Q: What is the difference between 'reviewing a study' and 'commenting on a study'?
I have received some comments on a review article from the editor of a journal. He asked me to comment on a few studies that I forgot to review. I would like to ask what he meant by "comment on the studies." During the review of a study, we mainly review the work (what the researcher did and what got found) of the primary research. But what is meant by 'commenting'? Should I comment like it was a good study, a bad study, or whatever? Help please.
You are on the right track. Comments such as “it was a good study, a bad study, or whatever” is just what the editor has in mind.
So, if we understand you right, you submitted a review article to a journal, the article has been refereed, and the editor has got back to you with suggestions for revision. In your review article, you must have cited a number of papers and commented on the significance of the findings of each paper or groups of papers. You placed the findings of the cited papers in context, related them to the body of knowledge on the topic of your review, and, more importantly, assessed them in the light of your knowledge, experience, and judgment. This is exactly what writers of review papers are expected to do (in contrast to writers of original contributions reporting on first-hand research).
Apparently, in your review, you missed out some relevant studies—studies that in the eyes of the editor need to be covered in your review. So, the task before you is to deal with those studies the same way as you dealt with other studies that you did cover in your review, commenting on their relevance, significance, methodology, and so on.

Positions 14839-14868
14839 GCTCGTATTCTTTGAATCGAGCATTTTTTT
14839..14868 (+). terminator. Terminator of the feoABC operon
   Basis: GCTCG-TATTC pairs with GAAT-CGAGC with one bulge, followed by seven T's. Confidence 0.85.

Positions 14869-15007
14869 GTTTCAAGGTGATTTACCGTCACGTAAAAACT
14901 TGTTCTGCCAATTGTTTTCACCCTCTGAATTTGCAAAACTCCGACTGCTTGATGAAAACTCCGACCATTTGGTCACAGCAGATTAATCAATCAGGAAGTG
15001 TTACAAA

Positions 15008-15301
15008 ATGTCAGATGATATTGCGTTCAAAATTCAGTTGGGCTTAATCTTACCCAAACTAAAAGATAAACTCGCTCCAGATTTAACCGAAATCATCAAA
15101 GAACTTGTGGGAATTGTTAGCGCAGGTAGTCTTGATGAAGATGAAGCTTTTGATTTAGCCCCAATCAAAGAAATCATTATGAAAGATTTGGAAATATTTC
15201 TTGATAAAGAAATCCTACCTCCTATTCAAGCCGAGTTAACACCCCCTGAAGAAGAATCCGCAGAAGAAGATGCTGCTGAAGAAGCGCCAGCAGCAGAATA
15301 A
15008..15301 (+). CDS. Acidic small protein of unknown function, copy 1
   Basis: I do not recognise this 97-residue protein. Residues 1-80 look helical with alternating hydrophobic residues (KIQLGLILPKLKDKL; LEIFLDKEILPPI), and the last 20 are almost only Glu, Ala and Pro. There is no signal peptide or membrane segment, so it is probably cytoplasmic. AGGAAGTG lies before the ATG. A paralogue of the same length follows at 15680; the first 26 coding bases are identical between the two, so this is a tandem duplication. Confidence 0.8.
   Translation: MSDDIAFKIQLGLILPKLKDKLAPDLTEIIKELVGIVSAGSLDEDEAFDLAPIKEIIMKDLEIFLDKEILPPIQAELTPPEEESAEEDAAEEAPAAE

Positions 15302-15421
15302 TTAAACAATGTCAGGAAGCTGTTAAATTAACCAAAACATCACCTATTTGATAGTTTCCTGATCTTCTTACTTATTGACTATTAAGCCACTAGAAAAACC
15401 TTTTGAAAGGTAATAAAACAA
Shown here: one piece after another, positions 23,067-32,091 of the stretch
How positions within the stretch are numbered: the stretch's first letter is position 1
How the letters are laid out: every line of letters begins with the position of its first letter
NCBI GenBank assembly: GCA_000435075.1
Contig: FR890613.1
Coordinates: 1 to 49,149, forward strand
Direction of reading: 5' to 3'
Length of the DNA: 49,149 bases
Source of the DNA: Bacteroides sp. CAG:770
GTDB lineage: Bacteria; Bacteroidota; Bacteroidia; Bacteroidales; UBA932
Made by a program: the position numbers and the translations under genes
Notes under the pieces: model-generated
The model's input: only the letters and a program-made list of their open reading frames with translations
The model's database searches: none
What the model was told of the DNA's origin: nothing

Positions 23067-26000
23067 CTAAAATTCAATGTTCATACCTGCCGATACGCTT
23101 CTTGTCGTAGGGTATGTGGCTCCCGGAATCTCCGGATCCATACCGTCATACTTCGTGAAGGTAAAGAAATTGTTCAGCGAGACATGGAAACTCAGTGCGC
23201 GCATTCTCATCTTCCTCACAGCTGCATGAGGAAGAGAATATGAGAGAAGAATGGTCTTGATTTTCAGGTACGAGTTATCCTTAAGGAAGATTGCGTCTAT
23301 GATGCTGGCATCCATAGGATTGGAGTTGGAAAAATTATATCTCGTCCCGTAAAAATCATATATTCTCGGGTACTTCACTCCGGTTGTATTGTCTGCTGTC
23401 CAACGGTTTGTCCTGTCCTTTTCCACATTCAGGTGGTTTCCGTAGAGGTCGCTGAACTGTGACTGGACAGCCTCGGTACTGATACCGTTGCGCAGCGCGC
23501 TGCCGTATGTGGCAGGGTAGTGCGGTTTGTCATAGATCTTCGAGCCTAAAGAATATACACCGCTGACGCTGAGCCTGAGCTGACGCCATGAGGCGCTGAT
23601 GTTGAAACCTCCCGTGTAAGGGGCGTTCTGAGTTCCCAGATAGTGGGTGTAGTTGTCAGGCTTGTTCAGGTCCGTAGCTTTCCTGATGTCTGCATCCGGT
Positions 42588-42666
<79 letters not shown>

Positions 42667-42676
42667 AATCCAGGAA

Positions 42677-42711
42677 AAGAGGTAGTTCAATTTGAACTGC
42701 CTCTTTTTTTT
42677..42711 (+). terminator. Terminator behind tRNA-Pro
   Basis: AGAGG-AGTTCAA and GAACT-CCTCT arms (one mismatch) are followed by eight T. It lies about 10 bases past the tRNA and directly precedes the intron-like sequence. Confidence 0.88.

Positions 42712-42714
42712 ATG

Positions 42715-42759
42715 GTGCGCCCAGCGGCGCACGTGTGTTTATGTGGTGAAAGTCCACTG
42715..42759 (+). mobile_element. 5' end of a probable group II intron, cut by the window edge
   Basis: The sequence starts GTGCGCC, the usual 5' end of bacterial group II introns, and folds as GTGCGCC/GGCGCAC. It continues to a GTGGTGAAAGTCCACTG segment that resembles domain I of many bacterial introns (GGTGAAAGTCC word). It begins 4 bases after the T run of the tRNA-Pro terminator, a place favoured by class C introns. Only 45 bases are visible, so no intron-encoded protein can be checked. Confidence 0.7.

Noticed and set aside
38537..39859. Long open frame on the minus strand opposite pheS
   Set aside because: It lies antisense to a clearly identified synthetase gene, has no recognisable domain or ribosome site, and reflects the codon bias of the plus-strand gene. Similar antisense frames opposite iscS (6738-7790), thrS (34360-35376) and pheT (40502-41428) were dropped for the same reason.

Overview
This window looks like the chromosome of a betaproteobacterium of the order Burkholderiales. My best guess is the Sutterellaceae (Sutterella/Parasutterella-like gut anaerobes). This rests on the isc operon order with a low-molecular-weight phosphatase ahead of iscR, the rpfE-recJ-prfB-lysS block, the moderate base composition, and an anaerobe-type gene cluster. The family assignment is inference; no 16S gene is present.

For more insights into the points discussed above, you may find the following resources helpful:
- What a journal editor expects to see in a literature review
- How to respond to comments by peer reviewers
Also, as your query is around peer review, you may know that we are presently right in the midst of Peer Review Week 2020 – Trust in Peer Review. In fact, one of the webinars is aimed at both researchers and reviewers. If interested, you may learn more about it and sign up here: Trust and excellence in peer review
For now though, all the best for resubmitting your review!
[With inputs from Yateendra Joshi]
To start with the first action in your query, when there is a redirection, there is typically no request for changes, as changes, if any, need to come from the other journal. The redirect is a simple, straightforward redirect.
Next, you all seem to have done the right thing by not proceeding with the as-yet unlaunched journal. Its launch may get delayed, plus it will take a while to establish its credentials and at least two years to get an impact factor (IF).
Now, coming to your query, while it’s not necessary to disclose the matter of the redirection and your declining to the new journal you are targeting, it’s the nice thing to do. In your cover letter, you may make a short mention of this. In case the journal is interested in knowing more, you may provide additional details. We think this could also communicate how astutely you are thinking about your manuscript and publication goals, but that could be just our opinion. :-)
For help with selecting the next journal, you may find this resource helpful: [Journal selection guide] Questions you should ask to make the right choice
And for communicating with the journal, you may find the below resources handy:
- 10 Tips to write an effective cover letter for journal submission
- A practical handbook of templates for communicating with the journal
Hope that helps. All the best for the next journal!